The Sunday getaway day game, which attracted 25,390 to the yard, was your classic King Felix start: low-scoring and quick (the game ran only 2:11). A few hundred fans sat in the designated King’s Corner, clad in gold shirts. This was the game that really showcased Safeco as an outdoor stadium, since the roof was open and a bright sun was filling the park. My seat was in the front row of the LF bleachers, which felt great despite it being 30 feet above and recessed from the outfield fence. Speaking of those fences, they’ve been moved in a tad. They’ve already surpassed their home run total from last year, so it seems to have worked, though Raul Ibanez skews things a bit. So far the M’s haven’t done anything with the limited space. There’s enough room for a row of overpriced field level seats if they want to go that route.
A replacement scoreboard was the other major change going into 2013. Larger than a basketball court, the new scoreboard replaces the old combo board flanked by static signage. Unfortunately, most of the time the retro-themed display shows replacement ads where the old static signs used to be. The M’s have ongoing advertisement and sponsorship agreements with various companies, so this couldn’t be avoided. The graphic packages are lovely, with a lot of motion and variety. The Fenway green background used during the game is somewhat gimmicky, but the detail and sharpness are so good that you could be forgiven for thinking the board was itself static – at least from the upper deck where I sat.
As one of the larger parks in MLB these days, Safeco isn’t intimate. The cantilevers aren’t aggressive, and when the smaller Sunday crowd was in there it felt too big at times. Yet somehow it isn’t cavernous, the way Chase Field tends to be when the roof is closed. It has the requisite multiple clubs, a boatload of suites, plus generous concourse space and amenities. Access is excellent and there are many places to hang out during the game, such as the aforementioned LF area or the rotunda roof behind home plate. It feels like an oasis. And when the sun sets over Puget Sound and the Olympic Peninsula, it’s hard to imagine a better spot in baseball. It’s even harder to imagine leaving.
The best part of Safeco Field isn’t kissed by the sun or close to the action. It’s the Baseball Museum of the Pacific Northwest, a carved out part of the lower third base concourse behind some concession stands. Practically hidden away, it’s a gem of a spot that frankly is the best reason for coming to a game early, better than batting practice or autographs. The Museum chronicles baseball history in the region, from the turn of the century era to the Seattle Giants to Sicks’ Stadium and the Pilots and finally the Mariners, the Kingdome, and Safeco. Included in the collection is the Mariners Hall of Fame, which has the requisite player monuments you’d expect (Big Unit, Gar, Alvin Davis, Buhner, etc.). Naturally, Junior’s monument is the newest addition. At one end of the museum are displays showcasing the various forgotten teams of the past. At the other end are family stuff, such as exhibits explaining the construction of bats, balls, and gloves, and a replica outfield wall where fans can take pictures of themselves making “leaping” catches. The piece de resistance is a craft beer bar called Power Alley, which has a dozen taps and numerous canned and bottled varieties. Whoever put this together prior to the 2007 season deserves a promotion.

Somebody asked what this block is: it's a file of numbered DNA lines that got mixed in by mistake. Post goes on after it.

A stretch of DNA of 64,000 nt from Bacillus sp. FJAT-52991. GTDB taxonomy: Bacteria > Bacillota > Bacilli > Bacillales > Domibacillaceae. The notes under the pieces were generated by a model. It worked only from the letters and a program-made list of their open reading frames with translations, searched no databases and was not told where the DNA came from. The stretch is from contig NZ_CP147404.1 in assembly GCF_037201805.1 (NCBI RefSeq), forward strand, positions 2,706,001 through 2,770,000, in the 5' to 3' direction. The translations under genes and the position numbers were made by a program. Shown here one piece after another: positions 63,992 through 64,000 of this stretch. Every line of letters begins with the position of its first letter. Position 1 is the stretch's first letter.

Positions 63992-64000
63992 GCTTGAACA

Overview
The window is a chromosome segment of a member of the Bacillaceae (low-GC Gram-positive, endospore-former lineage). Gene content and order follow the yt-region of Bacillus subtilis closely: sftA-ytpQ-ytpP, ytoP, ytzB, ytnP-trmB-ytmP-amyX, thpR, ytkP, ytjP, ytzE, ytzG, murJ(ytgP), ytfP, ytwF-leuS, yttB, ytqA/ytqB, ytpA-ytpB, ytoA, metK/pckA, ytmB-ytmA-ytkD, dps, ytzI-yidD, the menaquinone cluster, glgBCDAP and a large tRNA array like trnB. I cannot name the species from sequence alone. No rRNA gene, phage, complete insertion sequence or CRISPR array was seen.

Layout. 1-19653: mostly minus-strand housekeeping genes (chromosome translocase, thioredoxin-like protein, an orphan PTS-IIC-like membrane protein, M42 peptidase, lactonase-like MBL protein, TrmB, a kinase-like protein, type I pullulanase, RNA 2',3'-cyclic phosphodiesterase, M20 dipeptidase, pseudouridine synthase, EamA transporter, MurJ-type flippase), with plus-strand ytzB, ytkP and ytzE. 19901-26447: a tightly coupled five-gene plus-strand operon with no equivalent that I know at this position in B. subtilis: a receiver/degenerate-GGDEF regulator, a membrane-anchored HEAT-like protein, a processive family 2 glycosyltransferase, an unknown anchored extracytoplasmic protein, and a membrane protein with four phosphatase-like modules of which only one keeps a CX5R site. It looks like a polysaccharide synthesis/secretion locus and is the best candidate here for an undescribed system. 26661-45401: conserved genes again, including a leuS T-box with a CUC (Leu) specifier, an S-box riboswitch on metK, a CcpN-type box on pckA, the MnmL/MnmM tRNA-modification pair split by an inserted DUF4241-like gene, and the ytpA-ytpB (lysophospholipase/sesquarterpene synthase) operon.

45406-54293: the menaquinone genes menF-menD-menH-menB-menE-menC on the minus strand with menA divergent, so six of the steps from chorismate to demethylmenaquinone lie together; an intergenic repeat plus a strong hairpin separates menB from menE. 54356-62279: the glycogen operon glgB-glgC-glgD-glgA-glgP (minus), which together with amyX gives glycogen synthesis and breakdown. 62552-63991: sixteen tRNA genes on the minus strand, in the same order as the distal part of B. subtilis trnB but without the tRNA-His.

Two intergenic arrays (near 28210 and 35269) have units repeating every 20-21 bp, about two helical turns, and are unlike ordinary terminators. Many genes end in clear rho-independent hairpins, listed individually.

While the SoDo neighborhood isn’t as lively as South Beach near AT&T Park or Blake Street near Coors Field, there are a few bars nearby. Pyramid Alehouse has an outpost across the street, which is convenient. Pioneer Square is a 15-minute walk away. I was so focused on the experience inside Safeco that everything outside it barely registered.
Baseball at the Kingdome was even more drab and gray than the Coliseum is now, thanks to the concrete everywhere you looked. It was dreary, depressing, and hopelessly artificial. The Mariners and NBBJ’s Dan Meis took a major compromise, a retractable roof, and managed to minimize it to as little as possible given its size and heft. Now that light rail runs nearby the park is even better integrated than it was when it opened. Given the circumstances, Seattle has made the biggest upward transition from old stadium to new ballpark. The team’s recent suckage has made the ballpark the biggest draw in recent years. Whatever happens next, many of the financial concerns have subsided thanks to retirement of debt two years ago. Regrets are few. That makes Safeco, in every sense, the exact opposite of the Kingdome. For that, Seattleites can rejoice.